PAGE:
Business liability and building re-entry are crucial issues affecting commercial real estate operations in the Covid-19 era.  They will be discussed during The Roundtable’s virtual Annual Meeting on June 11-12, which will include remote events for both business and policy advisory committee meetings.

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Paycheck Protection Program (PPP)

House Passes Bill to Relax Restrictions on Small Business PPP Loans

U.S. Capitol Dome with flag

The House of Representatives yesterday overwhelmingly passed legislation (417-1) intended to ease restrictions on Paycheck Protection Program (PPP) loans to help small businesses keep workers on payroll with benefits during the coronavirus outbreak.  (The Hill, May 28

  • H.R. 7010 would make other changes that offer greater flexibility for PPP-eligible businesses, including: 
    • Extending the loan forgiveness period from eight weeks to 24 weeks after origination;
    • Extending the PPP re-payment period to five years, for small businesses that do not receive loan forgiveness;
    • Allowing PPP loan recipients to take full advantage of deferral of employment taxes through the end of 2020; and
    • Allowing small businesses to receive forgiveness for up to 40% of PPP loan amounts used for rent and other non-payroll expenses.

  • The Roundtable joined a broad coalition of organizations supporting the flexibility bill – as originally introduced – that would have given small businesses greater discretion to decide how to best apportion PPP proceeds to help pay rent obligations and other ordinary operating expenses.  (Roundtable Weekly, May 22)
  • The original bill would have completely eliminated the so-called “75-25 Rule.”  The rule’s name derives from a Small Business Administration (SBA) regulation that currently requires a qualifying business to use at least 75% of PPP proceeds for payroll and benefits, and no more than 25% for rent, mortgage interest, and utility payments.  (See RER’s “8-Point Plan to Reform the PPP”)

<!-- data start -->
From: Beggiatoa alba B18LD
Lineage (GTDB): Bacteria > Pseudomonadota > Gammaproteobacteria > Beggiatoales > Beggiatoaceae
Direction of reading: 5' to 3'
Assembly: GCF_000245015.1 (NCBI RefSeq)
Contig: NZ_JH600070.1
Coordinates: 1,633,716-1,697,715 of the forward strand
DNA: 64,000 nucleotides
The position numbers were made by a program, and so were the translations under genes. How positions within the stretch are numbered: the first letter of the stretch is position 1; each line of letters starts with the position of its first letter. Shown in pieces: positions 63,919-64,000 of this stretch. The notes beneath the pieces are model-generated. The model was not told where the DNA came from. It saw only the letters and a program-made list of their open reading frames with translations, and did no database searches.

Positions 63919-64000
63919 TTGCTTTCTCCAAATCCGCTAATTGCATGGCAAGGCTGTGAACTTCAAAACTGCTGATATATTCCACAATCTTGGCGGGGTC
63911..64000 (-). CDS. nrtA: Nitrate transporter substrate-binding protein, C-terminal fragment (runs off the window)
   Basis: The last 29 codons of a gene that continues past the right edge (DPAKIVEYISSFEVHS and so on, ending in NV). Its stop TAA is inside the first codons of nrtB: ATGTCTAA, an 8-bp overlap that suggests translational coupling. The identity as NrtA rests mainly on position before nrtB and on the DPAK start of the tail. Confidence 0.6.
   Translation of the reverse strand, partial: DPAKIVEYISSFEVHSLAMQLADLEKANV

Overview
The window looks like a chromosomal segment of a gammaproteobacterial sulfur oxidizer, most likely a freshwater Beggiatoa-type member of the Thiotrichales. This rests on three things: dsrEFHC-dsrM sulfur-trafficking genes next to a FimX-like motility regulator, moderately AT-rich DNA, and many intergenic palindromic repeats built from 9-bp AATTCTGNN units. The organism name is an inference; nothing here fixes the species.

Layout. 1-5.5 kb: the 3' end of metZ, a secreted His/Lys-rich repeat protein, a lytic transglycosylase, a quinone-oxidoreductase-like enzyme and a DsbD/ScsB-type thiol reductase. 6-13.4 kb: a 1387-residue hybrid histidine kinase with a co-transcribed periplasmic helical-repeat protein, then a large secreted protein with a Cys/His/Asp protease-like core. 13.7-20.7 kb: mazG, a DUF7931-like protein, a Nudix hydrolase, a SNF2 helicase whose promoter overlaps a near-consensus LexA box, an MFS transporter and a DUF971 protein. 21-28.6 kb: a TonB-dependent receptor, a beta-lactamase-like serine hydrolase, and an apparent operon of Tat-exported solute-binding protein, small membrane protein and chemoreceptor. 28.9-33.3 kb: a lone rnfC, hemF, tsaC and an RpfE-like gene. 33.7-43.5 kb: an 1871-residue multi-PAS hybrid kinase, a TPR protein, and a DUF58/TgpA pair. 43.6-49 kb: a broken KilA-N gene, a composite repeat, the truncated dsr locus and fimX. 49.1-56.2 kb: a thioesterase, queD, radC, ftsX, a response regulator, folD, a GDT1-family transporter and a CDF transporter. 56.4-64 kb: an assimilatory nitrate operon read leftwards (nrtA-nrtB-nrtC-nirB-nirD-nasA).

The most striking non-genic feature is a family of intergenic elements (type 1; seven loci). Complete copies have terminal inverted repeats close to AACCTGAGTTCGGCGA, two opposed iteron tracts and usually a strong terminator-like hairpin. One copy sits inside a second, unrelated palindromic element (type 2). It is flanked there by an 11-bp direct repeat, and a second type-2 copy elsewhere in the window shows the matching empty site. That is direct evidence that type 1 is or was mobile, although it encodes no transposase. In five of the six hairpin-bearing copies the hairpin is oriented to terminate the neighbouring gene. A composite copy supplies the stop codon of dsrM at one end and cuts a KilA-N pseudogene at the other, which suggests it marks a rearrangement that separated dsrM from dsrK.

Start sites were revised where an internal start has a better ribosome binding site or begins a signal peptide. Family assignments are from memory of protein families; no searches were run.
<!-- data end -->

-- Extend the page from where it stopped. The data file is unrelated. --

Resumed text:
•  H.R. 7010 as passed by the House yesterday defaulted instead to a “60-40 Rule.”  According to Politico, “Democrats scaled back [the] initial version of the bill to address complaints from labor leaders that it would have given businesses less incentive to hire back workers.”  (POLITICO, May 28)
  • A bipartisan group of Senators led by John Cornyn (R-TX), meanwhile, is on record to move the “75-25 Rule” to a “50-50 Rule” where up to half of PPP loan proceeds could be used by a business to pay rent and other non-payroll fixed expenses.  (Cornyn press release, May 6)
  • Treasury Secretary Steven Mnuchin has expressed the Administration’s opposition to changing the “75-25 Rule.”  “Let me just remind people it’s called the Paycheck Protection Program, it's not called the overhead protection program,” Mnuchin said in a May 21 interview for The Hill. “It was designed that you got eight weeks of payroll plus 25 percent for overhead, which we thought was a reasonable amount.”

House Majority Leader Steny Hoyer (D-MD) claimed earlier this week that House and Senate negotiators are nearing agreement on PPP reforms. (Bloomberg, May 26).  A recent “tracker tool” released by the American Action Forum charts the allocation of PPP loans since the program’s inception in March.